Orlando-area car dealers hurting, hopeful amid economic woes


Orlando-area car dealers hurting, hopeful amid economic woes
By Steven Cole Smith
Sentinel Automotive Editor
April 12, 2009
For Don Mealey and other Central Florida auto dealers, it’s all about what Mealey calls “adjusting to the new reality.”

“You are not going to sell 150 new cars a month,” said Mealey, who owns Mealey Chevrolet in Clermont. “You might not sell a hundred. You might sell 50. But hopefully, with the right people, and the right emphasis on used cars and on parts and service, you can still make it work.”

With General Motors and Chrysler on the brink of financial collapse, Mealey and his competitors know that the major change is coming. Some Central Florida dealerships will merge, and others will disappear altogether as the car companies pare their product lines.

Mealey stands by his decision eight months ago to take over the old Bill Seidle Chevrolet dealership in Clermont — though he’s troubled by what has happened to his industry.

“We closed the deal on August 28. September, things were still OK. October — it was like somebody pulled the plug,” he said. “When the history of 2008 and 2009 is written, it will say that Don Mealey Chevrolet opened just before the economy just fell off the Earth.”

In the first three months of 2009, total U.S. sales for GM dropped 48.8 percent over the same period in 2008. Chrysler sales were down 45.5 percent. Other manufacturers haven’t fared much better: Ford sales were down 44.4 percent, Toyota was down 37.1 percent and Honda was down 34.5 percent.

The Mealey family has other area dealerships that include Mitsubishi and Mazda franchises, plus several motorcycle dealerships. Don Mealey heads a group of investors that owns dealerships in South Carolina that sell Chrysler, Jeep, Dodge, Hyundai, Jaguar, Land Rover, Infiniti, Mazda, Nissan and Porsche vehicles.

All brands, he said, are feeling the pain.

Central Florida, Mealey said, “is paying the price for being totally overheated two or three years ago. Housing was overpriced, and it’s going to take awhile to get those homes properly priced and properly mortgaged before things get better.”

There are, said some Central Florida dealers, some positive indicators.

“I think we’ve bottomed out,” said Mike Smith, owner of Orlando Dodge-Chrysler-Jeep. “The banks have money to lend, and I think we’re on the upswing.”

The sales mix is still dependent on gas prices, Smith said. With gas near $2 a gallon, larger, more powerful cars and trucks are selling, “and the gas-sippers are just sitting on the lot.”

Smith views the pending Chrysler merger with Italian manufacturer Fiat as a positive.

Since Chrysler has fewer model lines — Chrysler, Dodge and Jeep — there is not much to cut. But at General Motors, with Buick, Cadillac, Chevrolet, GMC, Hummer, Pontiac, Saab and Saturn, there’s a fear among dealers that not all brands will continue under the GM banner, if at all.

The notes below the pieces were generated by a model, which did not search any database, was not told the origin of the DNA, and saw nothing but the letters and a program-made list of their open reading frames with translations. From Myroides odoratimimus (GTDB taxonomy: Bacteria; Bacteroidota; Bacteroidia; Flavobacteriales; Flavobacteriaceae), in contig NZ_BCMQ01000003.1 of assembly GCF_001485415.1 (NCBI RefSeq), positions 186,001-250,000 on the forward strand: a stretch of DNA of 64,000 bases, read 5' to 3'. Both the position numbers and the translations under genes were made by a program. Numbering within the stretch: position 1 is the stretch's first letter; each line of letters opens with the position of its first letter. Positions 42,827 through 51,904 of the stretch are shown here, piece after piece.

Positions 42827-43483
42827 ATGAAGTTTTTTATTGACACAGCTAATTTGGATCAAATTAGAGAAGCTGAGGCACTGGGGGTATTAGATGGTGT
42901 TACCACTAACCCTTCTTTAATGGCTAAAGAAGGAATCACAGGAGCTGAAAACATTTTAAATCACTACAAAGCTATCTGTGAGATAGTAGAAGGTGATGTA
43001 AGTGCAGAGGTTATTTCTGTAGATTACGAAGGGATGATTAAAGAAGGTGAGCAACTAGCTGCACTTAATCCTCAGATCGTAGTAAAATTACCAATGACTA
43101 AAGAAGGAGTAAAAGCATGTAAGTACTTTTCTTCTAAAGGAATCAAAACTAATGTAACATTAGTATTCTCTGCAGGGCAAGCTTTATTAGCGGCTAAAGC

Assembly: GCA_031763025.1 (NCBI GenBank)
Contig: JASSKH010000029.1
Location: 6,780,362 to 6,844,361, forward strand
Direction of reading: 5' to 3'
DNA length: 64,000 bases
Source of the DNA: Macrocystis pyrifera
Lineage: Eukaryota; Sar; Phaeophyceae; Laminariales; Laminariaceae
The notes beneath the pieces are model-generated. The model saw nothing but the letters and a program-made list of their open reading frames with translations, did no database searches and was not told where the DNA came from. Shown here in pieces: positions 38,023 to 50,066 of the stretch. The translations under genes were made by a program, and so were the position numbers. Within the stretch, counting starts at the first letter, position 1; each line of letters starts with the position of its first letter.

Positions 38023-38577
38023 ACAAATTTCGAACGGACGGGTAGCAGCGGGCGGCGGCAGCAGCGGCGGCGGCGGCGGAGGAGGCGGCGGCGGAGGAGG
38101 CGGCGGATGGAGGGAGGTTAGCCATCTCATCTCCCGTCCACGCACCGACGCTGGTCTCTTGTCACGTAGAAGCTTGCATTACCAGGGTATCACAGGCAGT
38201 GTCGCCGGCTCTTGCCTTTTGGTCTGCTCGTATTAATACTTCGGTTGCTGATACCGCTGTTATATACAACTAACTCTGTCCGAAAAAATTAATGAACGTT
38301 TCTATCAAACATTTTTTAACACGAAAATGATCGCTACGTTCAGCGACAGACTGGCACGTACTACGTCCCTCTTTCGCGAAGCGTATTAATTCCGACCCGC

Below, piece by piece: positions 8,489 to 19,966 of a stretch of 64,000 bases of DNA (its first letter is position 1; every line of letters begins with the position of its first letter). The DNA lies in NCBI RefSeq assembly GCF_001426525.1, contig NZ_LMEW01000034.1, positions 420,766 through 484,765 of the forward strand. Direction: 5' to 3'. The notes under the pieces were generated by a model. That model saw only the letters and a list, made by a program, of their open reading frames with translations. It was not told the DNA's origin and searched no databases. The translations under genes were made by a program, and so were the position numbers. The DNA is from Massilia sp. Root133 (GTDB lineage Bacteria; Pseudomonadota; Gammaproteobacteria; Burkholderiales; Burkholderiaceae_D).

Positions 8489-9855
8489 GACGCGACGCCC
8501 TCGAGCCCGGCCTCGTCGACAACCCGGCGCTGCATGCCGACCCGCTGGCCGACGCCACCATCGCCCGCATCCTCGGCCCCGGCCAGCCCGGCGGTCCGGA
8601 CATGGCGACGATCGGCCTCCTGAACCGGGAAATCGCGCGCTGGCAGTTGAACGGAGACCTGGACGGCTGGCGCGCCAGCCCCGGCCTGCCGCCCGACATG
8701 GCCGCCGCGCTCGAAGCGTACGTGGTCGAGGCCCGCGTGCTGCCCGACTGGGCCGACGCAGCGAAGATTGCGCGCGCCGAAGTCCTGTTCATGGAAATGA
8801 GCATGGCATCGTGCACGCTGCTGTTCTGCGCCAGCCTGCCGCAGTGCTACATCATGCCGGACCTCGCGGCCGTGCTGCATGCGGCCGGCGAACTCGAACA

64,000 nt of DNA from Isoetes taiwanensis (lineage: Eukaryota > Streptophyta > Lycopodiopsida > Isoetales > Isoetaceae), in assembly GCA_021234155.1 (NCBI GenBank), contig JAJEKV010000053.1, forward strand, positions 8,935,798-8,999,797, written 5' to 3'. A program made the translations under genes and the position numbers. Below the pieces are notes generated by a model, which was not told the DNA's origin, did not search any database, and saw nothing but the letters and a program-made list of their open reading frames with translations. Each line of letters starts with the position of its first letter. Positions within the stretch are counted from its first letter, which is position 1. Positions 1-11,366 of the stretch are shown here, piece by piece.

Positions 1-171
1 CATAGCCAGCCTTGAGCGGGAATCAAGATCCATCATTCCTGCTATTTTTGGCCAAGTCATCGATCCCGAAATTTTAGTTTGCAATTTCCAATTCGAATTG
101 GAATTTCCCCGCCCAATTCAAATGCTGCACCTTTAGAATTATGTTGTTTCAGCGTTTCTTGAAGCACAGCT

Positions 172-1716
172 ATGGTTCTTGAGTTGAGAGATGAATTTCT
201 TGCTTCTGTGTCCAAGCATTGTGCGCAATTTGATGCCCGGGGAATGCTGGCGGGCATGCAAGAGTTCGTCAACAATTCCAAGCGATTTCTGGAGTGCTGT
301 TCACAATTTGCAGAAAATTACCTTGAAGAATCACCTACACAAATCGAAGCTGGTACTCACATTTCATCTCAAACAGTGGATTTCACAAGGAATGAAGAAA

GM is trying to sell Saab and Hummer, and Saturn’s future is unclear. Saturn’s products are shared by other GM brands, and selling Saturn would likely mean that, in part, the new Saturn would have to find products elsewhere, perhaps from China or India.

George Nahas, owner of Saturn of the Lakes in Tavares, has been through this before. When GM discontinued Oldsmobile, he converted his dealership to Saturn.

“All the talk from GM about dropping Saturn has hurt, there’s no question about that,” Nahas said. “It’s a damaged brand. And yes, business has fallen off, despite the fact that we have some great products to sell.”

Regardless of what happens to Saturn, Nahas said, he is convinced that, as with Oldsmobile, warranties will be honored and service will be available.

Still, it would not surprise Nahas if GM was forced into bankruptcy. “I’m not sure they can avoid it,” he said.

So how did the car companies get into this situation? Local dealers point to two central problems: On a national level, loans were made to customers who couldn’t afford the payments, often to cover the payoff on a current vehicle.

In Central Florida, the slowdown in construction has crippled dealers, too. Companies with fleets of vehicles aren’t replacing them, said Kevin Mealey, Don’s son. “They are just driving what they have.”

And those customers who depend on the construction industry for their income aren’t buying new vehicles, either.

So what will happen?

“I’m the eternal optimist,” Don Mealey said. “You have to be to work in this business.”

He said there are just as many people as before who need to travel, and they’ll need transportation.

“Maybe every car they buy won’t be new, or maybe instead of three cars in the family, they’ll have two,” he said. “But if yours is the last dealership standing, you’ll do all right.”

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